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2.3Land 2.5L cylinder heads

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September 30, 2009 2:13:43 PM

i have a 97' ford ranger that has a blown head
i have been looking for a replacment for cheap and no yard seems to have one

would it be poissble to use a 2.5L cylinder head year 99' ?
or are ther just to many diffrences

More about : 3land cylinder heads

September 30, 2009 4:23:47 PM

Im no expert but I would have thought the cylinder diameter is going to be different
September 30, 2009 9:16:34 PM

thats what i would like to know is the diameter the same or diff. and if all the ports will line up and if it would cause the HP or anythinbg else to go down or up
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September 30, 2009 11:37:13 PM

ok there are two ways to change the capacity of an engine.

1) increase the bore / cylinder diameter

2) increase the stroke that each pistion travels in the cylinder


Theoretically if the two heads have the same size diameter cylinders then yes they would work, however the longer stroke may cause the pistons to impact with the cylinder head - which is not a good thing.

if you can find out the bore / stroke of each variant you will be able to decide if fitting the 2.5l head is going to work or not
October 1, 2009 1:42:03 PM

and one last Question a turbo charger pushes air into the engine using the exhaust?
and a supercharger uses a belt?
October 1, 2009 1:50:11 PM

2.5 OHC

A stroked (by 7 mm) version of the 2.3 OHC Ford Ranger engine appeared in 1998. It also used higher-flow cylinder heads for better intake and combustion. Output was 89 kW (119 hp) and 202 N·m (149 ft·lbf). It was replaced in 2001 by the Mazda-derived Duratec 23, but Ford Power Products continues to sell this engine as the LRG-425.

The Ford Pinto used the OHC version, a 2.3 L (2302 cc) unit introduced in 1974 which has a 96.0 mm (3.78 in) bore and 79.5 mm (3.13 in) stroke. This version lasted until 1997 in various guises. The earliest units produced 66 kW (88 hp) and 160 N·m (118 ft·lbf). This engine has also been known as the Lima engine, after the Lima Engine plant in Lima, Ohio, where it was first manufactured (it was also later manufactured in Brazil).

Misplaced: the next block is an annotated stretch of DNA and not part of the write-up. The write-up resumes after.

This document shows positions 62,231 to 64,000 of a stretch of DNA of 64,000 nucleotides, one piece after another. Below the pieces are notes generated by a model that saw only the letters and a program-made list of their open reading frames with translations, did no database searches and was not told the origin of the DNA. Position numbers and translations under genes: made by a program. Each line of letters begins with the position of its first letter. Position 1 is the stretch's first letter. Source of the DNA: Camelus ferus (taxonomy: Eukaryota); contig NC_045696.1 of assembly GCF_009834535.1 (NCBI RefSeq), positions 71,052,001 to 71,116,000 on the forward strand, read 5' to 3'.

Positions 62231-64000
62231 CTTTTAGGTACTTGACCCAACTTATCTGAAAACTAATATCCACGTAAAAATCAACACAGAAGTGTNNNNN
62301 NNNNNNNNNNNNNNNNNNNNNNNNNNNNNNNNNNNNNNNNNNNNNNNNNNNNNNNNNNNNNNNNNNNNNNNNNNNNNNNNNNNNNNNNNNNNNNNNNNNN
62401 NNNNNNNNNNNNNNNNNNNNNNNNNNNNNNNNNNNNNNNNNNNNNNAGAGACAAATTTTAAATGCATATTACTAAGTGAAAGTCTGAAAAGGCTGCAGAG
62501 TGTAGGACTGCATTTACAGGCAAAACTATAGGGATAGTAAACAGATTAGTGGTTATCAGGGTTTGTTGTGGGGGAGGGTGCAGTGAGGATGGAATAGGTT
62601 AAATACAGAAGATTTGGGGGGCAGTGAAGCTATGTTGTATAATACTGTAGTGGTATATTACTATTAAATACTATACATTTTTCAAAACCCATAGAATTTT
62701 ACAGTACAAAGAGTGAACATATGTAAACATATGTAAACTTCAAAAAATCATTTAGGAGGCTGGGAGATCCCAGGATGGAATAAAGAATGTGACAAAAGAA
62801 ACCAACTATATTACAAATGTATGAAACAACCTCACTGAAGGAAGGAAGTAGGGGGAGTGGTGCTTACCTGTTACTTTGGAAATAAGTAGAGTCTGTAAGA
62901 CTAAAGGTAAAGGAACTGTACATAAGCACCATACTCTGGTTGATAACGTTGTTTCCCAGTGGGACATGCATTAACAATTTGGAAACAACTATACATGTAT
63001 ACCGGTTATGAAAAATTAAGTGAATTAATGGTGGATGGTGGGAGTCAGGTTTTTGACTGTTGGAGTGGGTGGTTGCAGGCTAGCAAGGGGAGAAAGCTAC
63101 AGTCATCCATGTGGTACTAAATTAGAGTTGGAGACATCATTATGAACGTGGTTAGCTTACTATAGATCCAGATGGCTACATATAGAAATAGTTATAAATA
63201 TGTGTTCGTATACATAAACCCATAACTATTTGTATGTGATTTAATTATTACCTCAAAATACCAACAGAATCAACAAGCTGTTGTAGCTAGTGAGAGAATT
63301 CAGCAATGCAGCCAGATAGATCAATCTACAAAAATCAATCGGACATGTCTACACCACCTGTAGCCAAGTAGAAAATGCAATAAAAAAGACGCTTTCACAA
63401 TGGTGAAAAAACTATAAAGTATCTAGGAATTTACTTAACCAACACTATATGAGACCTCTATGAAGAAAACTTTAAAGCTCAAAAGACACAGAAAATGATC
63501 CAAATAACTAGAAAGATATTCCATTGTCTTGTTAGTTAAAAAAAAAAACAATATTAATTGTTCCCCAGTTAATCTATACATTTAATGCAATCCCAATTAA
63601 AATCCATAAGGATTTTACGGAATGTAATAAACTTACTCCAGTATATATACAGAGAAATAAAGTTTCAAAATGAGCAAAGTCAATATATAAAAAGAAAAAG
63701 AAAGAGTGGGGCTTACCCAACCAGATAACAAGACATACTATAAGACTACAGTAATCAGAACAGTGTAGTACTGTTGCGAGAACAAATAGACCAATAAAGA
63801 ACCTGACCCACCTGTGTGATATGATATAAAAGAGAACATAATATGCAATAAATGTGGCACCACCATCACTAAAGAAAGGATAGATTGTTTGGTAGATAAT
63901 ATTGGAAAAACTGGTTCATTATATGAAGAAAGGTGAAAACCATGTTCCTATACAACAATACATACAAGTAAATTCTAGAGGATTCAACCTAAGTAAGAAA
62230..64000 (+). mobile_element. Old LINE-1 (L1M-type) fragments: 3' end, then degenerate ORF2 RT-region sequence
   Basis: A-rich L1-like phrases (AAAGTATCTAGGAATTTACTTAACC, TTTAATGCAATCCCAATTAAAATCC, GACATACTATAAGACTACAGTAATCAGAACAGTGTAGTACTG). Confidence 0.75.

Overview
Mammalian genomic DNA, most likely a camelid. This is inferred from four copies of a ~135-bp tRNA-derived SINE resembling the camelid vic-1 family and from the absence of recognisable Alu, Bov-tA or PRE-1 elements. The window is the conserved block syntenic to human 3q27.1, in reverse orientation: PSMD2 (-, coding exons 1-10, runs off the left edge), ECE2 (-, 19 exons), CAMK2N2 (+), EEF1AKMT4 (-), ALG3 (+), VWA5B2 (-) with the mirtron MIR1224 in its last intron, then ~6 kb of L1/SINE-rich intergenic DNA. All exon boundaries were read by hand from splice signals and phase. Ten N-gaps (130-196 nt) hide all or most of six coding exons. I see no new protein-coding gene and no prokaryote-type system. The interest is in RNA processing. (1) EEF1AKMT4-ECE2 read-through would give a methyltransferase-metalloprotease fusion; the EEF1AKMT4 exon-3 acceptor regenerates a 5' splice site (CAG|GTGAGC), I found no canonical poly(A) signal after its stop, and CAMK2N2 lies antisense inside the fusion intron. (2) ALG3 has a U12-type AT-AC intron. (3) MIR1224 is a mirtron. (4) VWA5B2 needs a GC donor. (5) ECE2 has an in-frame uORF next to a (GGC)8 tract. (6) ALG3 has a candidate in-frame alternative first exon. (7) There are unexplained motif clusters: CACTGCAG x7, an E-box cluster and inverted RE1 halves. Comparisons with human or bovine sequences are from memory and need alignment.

from what ive read here it seems like it would work
October 1, 2009 2:32:45 PM

both supers and turbos are FI so they force air into your engine (called boost) how many pounds of boost you are pushing depends on the total power added to your powerband. supers boost constantly(well theoritically) and therefore you have that powerband from 1rpm to xxxx rpms(depending on how high your tach goes) and turbos have to spool air before it is forced into the engine, which results in a concept called turbo lag. so after a certain rpm your turbo will force air into the engine. there are ways around turbo lag(or should I say, minimize it.)

as far as finding out which system is better for you depends on what kind of powerband you want and where you want the power really...

for example, i have a super on my gt500 therefore I boost constantly(about 11.5 lbs) resulting in 540 hp at the crank and 510 lbs of torque of constant power. my brother has a turbo(pushing 16 lbs) on his evo VIII and he pushes a little over 415 hp at 3750 rpms.

hope this helps and wasnt too much info.
!